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How to prolong lithium-based batteries

Battery research is focusing heavily on lithium chemistries, so much so that one could presume that all portable devices will be powered with lithium-ion batteries in the future. In many ways, lithium-ion is superior to nickel and lead-based chemistries and the applications for lithium-ion batteries are growing as a result.

Lithium-ion has not yet fully matured and this chemistry is being improved continuously. New metal and chemical combinations are being tried every six months to increase energy density and prolong service life. The improvements in longevity after each change will not be known for a few years.

A lithium-ion battery provides 300 to 500 discharge/charge cycles. The battery prefers a partial rather than a full discharge. Full discharges should be avoided when possible. Instead, charge the battery more often or use a larger battery. There is no concern of memory when applying unscheduled charges.

Aging of lithium-ion is an issue that is often ignored. lithium-based batteries have a lifetime of two to three years. The clock starts ticking as soon as the battery comes off the manufacturing line. The capacity loss manifests itself in increased internal resistance caused by oxidation. Eventually, the cell resistance will reach a point where the pack can no longer deliver the stored energy, although the battery may still contain ample charge.

The speed by which lithium-ion ages is governed by temperature and state-of-charge. Figure 1 illustrates the capacity loss as a function of these two parameters.

There are no remedies to restore lithium-ion once worn out. A momentarily improvement in performance is noticeable when heating up the battery but the high internal resistance will revert to its former state with normal temperature.

If possible, store the battery in a cool place at about a 40% state-of-charge. This reserve charge is needed to keep the battery and its protection circuit active during prolonged storage. The most harmful combination is full charge at high temperature. This is the case when running a laptop computer on the mains with the battery installed. While the battery is kept fully charged, the inside operating temperature rises to 45°C (113°F). A cell phone battery placed in a hot car will also suffer heat-related aging.

A large number of lithium-ion batteries for cell phones are being discarded under the warranty return policy. Some failed batteries are sent to service centers or the manufacturer, where they are refurbished.. Studies show that 80% to 90% of the returned batteries can be repaired and returned to service.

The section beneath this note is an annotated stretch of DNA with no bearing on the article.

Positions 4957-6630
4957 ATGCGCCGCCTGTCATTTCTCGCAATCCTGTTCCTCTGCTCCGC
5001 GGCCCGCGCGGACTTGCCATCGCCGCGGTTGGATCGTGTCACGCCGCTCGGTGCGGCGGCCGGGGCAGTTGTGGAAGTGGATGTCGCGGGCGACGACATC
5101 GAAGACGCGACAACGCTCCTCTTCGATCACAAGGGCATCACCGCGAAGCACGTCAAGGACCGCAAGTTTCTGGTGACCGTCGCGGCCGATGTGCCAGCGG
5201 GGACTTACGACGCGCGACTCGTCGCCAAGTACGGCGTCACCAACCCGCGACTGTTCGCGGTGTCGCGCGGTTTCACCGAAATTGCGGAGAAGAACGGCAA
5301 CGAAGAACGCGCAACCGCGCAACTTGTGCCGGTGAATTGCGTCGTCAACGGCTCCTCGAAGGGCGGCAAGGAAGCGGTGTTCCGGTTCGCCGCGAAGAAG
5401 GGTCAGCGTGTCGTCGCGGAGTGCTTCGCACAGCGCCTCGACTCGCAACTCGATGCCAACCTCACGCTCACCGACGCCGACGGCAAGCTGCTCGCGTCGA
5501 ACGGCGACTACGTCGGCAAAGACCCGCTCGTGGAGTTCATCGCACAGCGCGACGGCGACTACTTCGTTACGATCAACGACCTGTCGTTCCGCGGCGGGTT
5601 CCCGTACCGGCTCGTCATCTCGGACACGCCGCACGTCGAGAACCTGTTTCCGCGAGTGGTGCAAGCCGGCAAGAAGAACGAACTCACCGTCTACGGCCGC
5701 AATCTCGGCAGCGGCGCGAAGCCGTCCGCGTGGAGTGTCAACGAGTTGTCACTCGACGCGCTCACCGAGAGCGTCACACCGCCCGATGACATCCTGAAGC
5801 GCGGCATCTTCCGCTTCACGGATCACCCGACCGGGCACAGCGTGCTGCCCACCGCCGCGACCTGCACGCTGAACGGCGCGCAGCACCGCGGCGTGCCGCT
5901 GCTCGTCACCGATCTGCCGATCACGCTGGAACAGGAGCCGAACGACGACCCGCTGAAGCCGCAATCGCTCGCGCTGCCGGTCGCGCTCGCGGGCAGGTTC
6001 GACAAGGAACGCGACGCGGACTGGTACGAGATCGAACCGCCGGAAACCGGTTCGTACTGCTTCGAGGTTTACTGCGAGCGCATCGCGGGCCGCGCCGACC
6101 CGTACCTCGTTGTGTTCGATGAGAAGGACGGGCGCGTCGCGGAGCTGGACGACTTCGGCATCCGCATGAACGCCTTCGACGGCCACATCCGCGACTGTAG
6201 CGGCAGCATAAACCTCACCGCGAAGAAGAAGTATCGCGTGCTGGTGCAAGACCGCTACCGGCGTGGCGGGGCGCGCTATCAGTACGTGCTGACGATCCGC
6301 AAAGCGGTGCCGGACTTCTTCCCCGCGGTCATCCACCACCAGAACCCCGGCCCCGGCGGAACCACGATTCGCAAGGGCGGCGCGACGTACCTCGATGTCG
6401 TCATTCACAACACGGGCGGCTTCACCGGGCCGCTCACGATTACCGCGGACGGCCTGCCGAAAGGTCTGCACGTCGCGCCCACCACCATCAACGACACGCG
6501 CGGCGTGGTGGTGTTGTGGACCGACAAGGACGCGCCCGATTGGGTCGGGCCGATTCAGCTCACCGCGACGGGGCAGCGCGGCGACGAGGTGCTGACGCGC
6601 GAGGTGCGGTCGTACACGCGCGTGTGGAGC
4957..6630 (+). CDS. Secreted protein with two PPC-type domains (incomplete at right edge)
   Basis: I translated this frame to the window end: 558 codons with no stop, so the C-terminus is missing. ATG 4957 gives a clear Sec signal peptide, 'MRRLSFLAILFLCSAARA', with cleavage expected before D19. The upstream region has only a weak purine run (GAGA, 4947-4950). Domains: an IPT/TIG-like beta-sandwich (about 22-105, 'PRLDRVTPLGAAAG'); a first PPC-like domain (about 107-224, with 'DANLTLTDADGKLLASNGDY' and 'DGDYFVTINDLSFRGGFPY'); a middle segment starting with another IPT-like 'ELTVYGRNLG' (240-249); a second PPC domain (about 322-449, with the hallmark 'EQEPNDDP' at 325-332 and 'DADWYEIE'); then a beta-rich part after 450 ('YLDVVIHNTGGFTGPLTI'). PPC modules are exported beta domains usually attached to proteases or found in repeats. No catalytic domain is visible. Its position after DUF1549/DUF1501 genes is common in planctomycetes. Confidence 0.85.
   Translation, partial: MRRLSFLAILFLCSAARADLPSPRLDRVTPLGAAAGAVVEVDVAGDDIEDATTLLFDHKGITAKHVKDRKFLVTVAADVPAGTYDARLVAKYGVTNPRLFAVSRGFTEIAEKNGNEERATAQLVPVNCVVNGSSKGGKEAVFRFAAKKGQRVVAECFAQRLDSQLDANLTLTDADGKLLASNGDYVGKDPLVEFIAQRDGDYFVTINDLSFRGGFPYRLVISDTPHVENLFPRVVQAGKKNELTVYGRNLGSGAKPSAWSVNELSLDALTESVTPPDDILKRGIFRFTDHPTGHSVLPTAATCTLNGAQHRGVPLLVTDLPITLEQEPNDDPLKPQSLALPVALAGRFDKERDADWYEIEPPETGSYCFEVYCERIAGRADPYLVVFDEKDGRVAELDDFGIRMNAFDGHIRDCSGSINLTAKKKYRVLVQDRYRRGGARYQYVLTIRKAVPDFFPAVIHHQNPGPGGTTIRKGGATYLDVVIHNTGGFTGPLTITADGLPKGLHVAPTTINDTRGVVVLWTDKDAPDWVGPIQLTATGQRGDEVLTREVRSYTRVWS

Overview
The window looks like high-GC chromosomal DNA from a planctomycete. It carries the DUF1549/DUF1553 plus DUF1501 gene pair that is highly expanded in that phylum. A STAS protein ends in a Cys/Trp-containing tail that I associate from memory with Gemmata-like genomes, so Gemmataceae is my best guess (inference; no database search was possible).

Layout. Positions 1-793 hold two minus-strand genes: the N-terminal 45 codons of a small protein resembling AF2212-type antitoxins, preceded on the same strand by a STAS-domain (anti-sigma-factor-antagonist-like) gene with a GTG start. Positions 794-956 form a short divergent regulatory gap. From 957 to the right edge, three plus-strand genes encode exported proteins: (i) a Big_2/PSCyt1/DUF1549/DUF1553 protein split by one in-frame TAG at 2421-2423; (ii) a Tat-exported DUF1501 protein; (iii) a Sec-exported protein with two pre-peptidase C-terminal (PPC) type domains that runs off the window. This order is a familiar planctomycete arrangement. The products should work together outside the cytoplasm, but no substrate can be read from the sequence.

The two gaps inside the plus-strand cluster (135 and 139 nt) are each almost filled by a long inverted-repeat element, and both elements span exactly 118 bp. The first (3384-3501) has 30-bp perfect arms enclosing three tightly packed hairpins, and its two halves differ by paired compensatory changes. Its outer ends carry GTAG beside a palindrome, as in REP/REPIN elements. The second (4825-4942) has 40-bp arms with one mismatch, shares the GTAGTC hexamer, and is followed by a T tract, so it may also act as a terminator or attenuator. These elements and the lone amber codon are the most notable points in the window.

Some lithium-ion batteries fail due to excessive low discharge. If discharged below 2.5 volts per cell, the internal safety circuit opens and the battery appears dead. A charge with the original charger is no longer possible. The Cadex battery analyzers feature a boost function that reactivates the protection circuit of a failed battery and enables a recharge. However, if the cell voltage has fallen below 1.5V/cell and has remained in that state for a few days, a recharge should be avoided because of safety concerns. To avoid failure, never store the battery fully discharged. Apply some charge, and then charge fully before use.
Simple Guidelines

· Avoid full discharges; recharge lithium-ion more often. Repetitive random charge does not harm the battery. There is no memory.
· Keep the lithium?ion battery cool but do not freeze. Avoid a hot car. For prolonged storage, keep the battery at a 40% charge level.
· If your laptop runs without a battery and fixed power is used most of the time, remove and store the battery in a cool place.
· Avoid purchasing spare lithium?ion batteries for later use. Observe manufacturing date. Do not buy old stock, even if sold at clearance prices.

Figure 1

Figure 1

Permanent capacity loss of lithium-ion as a function of temperature and charge level.
High charge levels and elevated temperatures hasten permanent capacity loss. Improvements in chemistry have increased the storage performance of lithium-ion batteries.


About the Author
Isidor Buchmann is the founder and CEO of Cadex Electronics Inc., in Vancouver BC. Mr. Buchmann has a background in radio communications and has studied the behavior of rechargeable batteries in practical, everyday applications for two decades. Award winning author of many articles and books on batteries, Mr. Buchmann has delivered technical papers around the world.
Cadex Electronics is a manufacturer of advanced battery chargers, battery analyzers and PC software. For product information please visit www.cadex.com.

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